Mobile devices and apps pose cybersecurity challenges
Mobile device adoption in federal agencies is challenging current cybersecurity thinking in many ways, said members of a panel speaking March 23 at a breakfast hosted by AFCEA Bethesda.
"I'm not staffed to look at 500 DOJ component apps," said Holly Ridgeway, deputy chief information security officer at the Justice Department, who noted that many parts of her departments are eager to build apps for theirs' and the public's adoption.
"From a department standpoint, I've got to come up with what's the policy, and how am I going to certify these applications to make sure that our information isn't compromised," she added.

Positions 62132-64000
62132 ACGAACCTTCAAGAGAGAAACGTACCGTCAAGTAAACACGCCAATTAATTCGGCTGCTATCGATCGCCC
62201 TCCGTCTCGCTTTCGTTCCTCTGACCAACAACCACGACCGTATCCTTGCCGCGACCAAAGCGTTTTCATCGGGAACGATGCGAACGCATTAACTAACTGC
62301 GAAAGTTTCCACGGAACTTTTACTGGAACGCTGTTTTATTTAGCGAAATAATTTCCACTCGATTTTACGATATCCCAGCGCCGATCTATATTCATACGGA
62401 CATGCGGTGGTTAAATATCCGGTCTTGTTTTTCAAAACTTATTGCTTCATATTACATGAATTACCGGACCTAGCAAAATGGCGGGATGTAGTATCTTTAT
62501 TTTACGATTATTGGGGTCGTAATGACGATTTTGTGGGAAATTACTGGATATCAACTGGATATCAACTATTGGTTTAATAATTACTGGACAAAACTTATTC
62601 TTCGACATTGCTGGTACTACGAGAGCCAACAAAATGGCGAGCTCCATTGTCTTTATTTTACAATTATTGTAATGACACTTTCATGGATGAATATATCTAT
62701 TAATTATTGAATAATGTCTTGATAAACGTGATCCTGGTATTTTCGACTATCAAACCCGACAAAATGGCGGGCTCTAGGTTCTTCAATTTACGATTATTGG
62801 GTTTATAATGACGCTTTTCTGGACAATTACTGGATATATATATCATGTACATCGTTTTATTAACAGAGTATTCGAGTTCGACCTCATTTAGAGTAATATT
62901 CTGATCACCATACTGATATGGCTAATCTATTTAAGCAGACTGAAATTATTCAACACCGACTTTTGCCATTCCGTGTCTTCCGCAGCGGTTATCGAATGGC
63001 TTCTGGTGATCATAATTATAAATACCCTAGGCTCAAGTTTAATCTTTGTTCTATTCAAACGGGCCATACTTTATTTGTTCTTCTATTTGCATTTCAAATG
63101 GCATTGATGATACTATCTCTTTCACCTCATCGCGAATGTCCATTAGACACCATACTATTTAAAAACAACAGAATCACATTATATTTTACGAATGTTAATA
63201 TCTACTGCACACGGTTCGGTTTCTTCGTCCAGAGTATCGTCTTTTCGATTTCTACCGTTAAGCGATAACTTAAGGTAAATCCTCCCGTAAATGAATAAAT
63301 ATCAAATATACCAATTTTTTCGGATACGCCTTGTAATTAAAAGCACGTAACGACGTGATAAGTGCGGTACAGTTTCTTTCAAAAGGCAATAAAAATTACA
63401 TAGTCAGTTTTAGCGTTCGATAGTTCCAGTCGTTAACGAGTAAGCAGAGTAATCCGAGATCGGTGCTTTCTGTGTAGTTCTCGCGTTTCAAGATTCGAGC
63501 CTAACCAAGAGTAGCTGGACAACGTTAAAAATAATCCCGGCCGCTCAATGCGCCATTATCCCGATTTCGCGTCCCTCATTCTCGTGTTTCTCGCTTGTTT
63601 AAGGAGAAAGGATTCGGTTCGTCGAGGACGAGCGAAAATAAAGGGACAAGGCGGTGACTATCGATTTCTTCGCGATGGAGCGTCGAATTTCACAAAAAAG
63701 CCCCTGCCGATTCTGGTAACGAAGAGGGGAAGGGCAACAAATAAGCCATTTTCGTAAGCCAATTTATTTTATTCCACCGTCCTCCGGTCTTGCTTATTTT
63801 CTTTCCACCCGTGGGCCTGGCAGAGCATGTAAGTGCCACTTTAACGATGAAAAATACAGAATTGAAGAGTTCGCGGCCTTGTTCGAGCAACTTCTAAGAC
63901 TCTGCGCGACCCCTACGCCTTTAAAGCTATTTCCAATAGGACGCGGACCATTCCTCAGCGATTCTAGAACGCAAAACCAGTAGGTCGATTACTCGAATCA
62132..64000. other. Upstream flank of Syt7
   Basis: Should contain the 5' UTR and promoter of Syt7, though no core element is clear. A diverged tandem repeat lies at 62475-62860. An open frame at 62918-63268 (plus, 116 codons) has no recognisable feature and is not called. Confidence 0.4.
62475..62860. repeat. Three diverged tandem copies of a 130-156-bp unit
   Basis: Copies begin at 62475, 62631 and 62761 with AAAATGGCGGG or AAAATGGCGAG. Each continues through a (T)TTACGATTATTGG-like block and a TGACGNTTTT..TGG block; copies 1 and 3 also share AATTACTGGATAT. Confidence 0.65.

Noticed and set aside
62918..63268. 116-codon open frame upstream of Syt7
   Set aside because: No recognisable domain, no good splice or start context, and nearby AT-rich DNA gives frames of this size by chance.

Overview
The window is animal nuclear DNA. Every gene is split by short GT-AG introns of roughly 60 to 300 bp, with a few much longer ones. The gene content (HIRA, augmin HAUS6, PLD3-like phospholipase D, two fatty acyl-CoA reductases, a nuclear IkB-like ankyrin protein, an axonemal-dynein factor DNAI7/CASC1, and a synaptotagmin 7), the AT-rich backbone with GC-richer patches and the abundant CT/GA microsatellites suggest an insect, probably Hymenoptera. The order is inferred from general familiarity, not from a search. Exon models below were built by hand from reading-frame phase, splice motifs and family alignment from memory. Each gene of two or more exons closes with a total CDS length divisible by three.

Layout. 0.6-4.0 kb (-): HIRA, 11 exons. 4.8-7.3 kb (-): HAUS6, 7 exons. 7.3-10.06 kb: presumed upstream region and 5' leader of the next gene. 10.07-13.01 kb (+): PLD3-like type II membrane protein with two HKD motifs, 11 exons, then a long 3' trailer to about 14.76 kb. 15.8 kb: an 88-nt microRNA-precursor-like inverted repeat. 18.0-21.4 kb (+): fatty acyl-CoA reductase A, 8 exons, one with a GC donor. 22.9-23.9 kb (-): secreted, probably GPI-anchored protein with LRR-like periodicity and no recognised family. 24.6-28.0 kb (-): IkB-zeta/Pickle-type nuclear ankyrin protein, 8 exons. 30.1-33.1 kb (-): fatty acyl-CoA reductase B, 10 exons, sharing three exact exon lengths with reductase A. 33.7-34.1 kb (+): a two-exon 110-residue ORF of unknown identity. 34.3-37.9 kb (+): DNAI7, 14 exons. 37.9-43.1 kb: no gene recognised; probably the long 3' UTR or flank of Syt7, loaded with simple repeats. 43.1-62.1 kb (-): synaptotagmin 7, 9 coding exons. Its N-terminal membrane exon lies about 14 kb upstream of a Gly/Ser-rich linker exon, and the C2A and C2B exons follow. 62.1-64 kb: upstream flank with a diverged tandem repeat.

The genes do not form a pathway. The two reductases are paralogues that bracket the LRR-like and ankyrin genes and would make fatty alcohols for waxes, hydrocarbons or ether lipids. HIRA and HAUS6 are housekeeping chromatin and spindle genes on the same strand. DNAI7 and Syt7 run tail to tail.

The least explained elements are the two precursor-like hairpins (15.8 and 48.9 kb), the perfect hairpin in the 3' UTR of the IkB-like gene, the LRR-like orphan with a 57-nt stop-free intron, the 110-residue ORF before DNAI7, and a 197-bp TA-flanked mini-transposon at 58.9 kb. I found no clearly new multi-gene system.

Dan Galik, the Health and Human Services Department CISO, also noted the impossibility of trying to examine every app utilized by federal workers. Some agencies are attempting to do so, he said, but "you can't keep pace."
The introduction of mobile devices and apps has changed the risk-based decision making calculus, Galik added, since many federal workers are unwilling to stop utilizing apps. "They don't want to come into the government work environment and feel like they're taking two steps back."
"They're going to go mobile with or without us," said Gil Vega, the Energy Department CISO.
The introduction of mobile devices adds a new dimension to federal cybersecurity, too, said Ridgeway.
Already, there have been "tons" of lost mobile devices, she said, meaning that agencies must now consider how many lost or stolen devices they're willing to live with.
Theft of electronic devices on public transportation is also a problem, she added. Snatch and grab thefts of electronic devices in the Washington, D.C.-area metro system have been on the rise, with thieves taking advantage of riders situated near closing doors to make a getaway.